DCC for an HO ALCo S2

My friend Stephen Gardiner asked if I could install a LokSound decoder into one of his locomotives while he took notes. I was happy to oblige, so he came over yesterday and following a quick brunch at Harbord House, we got down to it.

The locomotive in question is an Atlas HO scale ALCo S2 – one of the newer series that’s set up for DCC and sound, but was wired for straight DC operation (no decoder). I’m glad that I’d recently finished doing such an installation into an HO scale Walthers EMD SW-1 model (which I have posted about previously on this website), because that experience gave me the foundation I needed to tackle this project. Over three or four hours, I shoehorned a LokSound Select Micro, a PowerPack electronic flywheel, and two sugar cube speakers into Stephen’s model.

Stephen has written more about the day, on his website. You can visit his site and read his report by clicking on this photo of me at work…

I have no idea what I'm doing

Overall, the project went really smoothly – there was plenty of room under the hood and in the cab for everything. With the wiring done, we downloaded the appropriate file from ESU and discussed other things for the 20 minutes or so it took to write into the locomotive. I then did loaded CVs from the decoder I used in the SW1 and adjusted some values for the S2. The finished locomotive runs very smoothly and sounds great. It’s now up to Stephen to paint it.

It’s the first time I’ve had two people working together in my workshop, and I’m really pleased with how that worked out. A most enjoyable afternoon!

4 thoughts on “DCC for an HO ALCo S2

  1. You sold the lack of knowledge with aplomb, I look forward to having a fully painted model in the near future now that it runs and sounds good, it just looks like a weird ghost in white primer!!


    • I’m fairly certain that the team at ALCo would have tested their DCC installation before they sent their diesels through the paint shop. You’re obviously modelling this S2 in its “in-production” phase…

    • Hi Blane:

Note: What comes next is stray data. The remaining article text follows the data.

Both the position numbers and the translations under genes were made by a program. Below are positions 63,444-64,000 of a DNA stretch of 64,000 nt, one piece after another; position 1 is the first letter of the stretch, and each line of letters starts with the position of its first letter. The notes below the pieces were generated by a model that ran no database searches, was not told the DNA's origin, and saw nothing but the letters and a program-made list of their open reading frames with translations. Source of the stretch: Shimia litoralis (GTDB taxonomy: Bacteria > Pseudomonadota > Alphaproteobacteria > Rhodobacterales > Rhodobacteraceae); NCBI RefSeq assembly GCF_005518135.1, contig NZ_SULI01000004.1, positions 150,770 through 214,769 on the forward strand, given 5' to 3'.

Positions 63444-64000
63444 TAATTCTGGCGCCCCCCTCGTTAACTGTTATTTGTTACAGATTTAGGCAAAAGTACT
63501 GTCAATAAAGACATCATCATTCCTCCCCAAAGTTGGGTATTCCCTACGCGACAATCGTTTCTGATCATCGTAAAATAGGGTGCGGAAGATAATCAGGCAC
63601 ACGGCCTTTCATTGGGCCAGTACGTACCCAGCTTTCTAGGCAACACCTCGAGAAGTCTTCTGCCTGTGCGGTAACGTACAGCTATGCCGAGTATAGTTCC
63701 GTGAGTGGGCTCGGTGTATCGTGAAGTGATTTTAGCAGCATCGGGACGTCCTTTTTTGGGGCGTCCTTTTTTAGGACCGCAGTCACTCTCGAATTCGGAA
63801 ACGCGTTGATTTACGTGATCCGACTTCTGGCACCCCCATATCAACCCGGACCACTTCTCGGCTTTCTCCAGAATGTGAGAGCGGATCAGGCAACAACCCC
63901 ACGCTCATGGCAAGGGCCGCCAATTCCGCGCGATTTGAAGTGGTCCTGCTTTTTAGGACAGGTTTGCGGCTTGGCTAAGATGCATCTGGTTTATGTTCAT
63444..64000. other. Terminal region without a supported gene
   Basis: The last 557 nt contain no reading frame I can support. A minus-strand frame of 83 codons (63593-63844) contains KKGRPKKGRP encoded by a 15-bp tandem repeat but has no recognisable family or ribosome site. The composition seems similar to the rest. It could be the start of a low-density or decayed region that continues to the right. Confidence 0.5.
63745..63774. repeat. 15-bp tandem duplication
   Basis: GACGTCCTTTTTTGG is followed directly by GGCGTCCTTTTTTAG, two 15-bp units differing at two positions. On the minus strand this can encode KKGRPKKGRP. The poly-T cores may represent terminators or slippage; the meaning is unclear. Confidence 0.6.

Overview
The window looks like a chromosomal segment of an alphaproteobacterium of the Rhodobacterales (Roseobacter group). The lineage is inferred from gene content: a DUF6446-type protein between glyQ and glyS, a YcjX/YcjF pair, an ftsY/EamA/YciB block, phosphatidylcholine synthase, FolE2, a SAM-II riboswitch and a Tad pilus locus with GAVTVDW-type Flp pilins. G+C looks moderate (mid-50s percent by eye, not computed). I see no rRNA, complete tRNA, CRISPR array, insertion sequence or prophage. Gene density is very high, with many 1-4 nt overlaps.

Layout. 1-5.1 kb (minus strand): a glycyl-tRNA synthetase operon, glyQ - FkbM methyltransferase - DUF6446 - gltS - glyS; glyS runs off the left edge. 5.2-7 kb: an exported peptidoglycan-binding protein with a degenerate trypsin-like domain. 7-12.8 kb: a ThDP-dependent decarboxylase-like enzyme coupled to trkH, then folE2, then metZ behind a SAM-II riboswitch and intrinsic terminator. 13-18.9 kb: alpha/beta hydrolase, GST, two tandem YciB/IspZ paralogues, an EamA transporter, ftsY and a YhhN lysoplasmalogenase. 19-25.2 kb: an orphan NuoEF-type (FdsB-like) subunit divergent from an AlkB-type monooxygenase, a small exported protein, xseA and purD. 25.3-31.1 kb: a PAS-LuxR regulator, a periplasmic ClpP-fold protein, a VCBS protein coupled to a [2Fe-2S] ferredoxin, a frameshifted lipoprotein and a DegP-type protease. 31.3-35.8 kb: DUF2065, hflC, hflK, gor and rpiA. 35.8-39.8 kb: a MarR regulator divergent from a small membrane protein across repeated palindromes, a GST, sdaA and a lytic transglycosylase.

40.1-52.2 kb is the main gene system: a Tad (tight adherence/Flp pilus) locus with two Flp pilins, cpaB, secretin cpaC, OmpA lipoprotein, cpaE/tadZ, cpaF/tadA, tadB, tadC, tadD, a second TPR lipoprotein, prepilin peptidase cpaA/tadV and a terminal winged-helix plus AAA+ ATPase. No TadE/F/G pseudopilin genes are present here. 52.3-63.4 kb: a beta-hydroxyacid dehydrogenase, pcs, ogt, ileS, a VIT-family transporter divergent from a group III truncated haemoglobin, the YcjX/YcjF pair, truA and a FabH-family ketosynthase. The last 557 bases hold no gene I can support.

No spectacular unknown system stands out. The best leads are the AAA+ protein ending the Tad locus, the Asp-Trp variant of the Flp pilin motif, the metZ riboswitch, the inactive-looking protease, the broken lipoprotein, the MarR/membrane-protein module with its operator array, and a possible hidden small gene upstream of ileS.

Not really – and here’s why.

      First, there are more than 100 values one can adjust. And I don’t adjust them by the CV – but by using a LokProgrammer and computer interface. So I do not know what the values are and while I’m sure the LokProgrammer could spit out a file with that info, it would be a royal pain to post to my blog.

      Second, and more importantly, it wouldn’t do anybody else any good. The adjustments I make to locomotives are adjustments that suit me – but may not suit another modeller. It would depend on the specific model, the quality of the drive train (which can vary from unit to unit, even in the same model), the type of layout the locomotive is going to run on, etc.

      As an example, Stephen Gardiner’s layout is small, with no grades, and set at chest height. We turned down the master volume quite a bit on his model, because the model will be right in one’s face. If the layout were lower, he might want to increase the master volume a bit. He may also want to adjust it further once he actually has the S2 running on his layout: maybe his house is quieter than my workshop, or maybe it’s louder, and he needs to adjust the volume to compensate for the room in which it’s located. Until he runs the locomotive on his layout, he won’t know.

      Similarly, the SW-1 I’ve done for Pierre Oliver’s layout may get some adjustments once I take it to his place and actually run it on his layout. For now, it’s fine – for my test track. But until it’s actually used on Pierre’s layout, I won’t call it finalized.

      The same arguments can be made about the motor settings, etc. As an example, I have set up both locomotives to work with a ProtoThrottle, because I have one. I’ve written about some of the CVs for that elsewhere on this blog (and you can find those by filtering on the ProtoThrottle category). But neither Stephen nor Pierre own one, so some CVs might have to be adjusted to make the locomotives more suitable for their layouts.

      For your locomotives, my CV values won’t actually tell you anything – because your layout will be different than mine, and Stephen’s, and Pierre’s. How you operate will be different, too, probably.

      My best advice to you is, use a computer interface for programming – DecoderPro or, if you’re using ESU decoders, LokProgrammer – so that it’s easy to adjust values. And then experiment – a lot. With computer interfaces, it’s super-easy to save configuration files as you go, so you can always back out of anything you get into that you don’t like.

      For LokSound, I like to save the downloaded file from ESU, then copy it and rename it for the locomotive. That way, if I really mess up, I can reload a fresh copy of the original file and start again.


Leave a Reply

Your email address will not be published. Required fields are marked *

Please prove you're not a nasty spamming robot thingy * Time limit is exhausted. Please reload CAPTCHA.

This site uses Akismet to reduce spam. Learn how your comment data is processed.